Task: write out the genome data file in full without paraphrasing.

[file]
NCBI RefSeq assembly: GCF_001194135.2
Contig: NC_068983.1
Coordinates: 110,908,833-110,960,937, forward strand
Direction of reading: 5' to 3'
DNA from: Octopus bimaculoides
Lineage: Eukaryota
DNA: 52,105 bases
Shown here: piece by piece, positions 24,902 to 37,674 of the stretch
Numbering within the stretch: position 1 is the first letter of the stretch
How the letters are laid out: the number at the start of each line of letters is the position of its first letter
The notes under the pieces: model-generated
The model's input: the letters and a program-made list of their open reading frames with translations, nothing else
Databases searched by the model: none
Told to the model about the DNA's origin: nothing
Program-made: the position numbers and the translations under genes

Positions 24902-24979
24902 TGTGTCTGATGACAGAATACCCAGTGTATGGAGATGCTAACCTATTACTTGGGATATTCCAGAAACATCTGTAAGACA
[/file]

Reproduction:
NCBI RefSeq assembly: GCF_001194135.2
Contig: NC_068983.1
Coordinates: 110,908,833-110,960,937, forward strand
Direction of reading: 5' to 3'
DNA from: Octopus bimaculoides
Lineage: Eukaryota
DNA: 52,105 bases
Shown here: piece by piece, positions 24,902 to 37,674 of the stretch
Numbering within the stretch: position 1 is the first letter of the stretch
How the letters are laid out: the number at the start of each line of letters is the position of its first letter
The notes under the pieces: model-generated
The model's input: the letters and a program-made list of their open reading frames with translations, nothing else
Databases searched by the model: none
Told to the model about the DNA's origin: nothing
Program-made: the position numbers and the translations under genes

Positions 24902-24979
24902 TGTGTCTGATGACAGAATACCCAGTGTATGGAGATGCTAACCTATTACTTGGGATATTCCAGAAACATCTGTAAGACA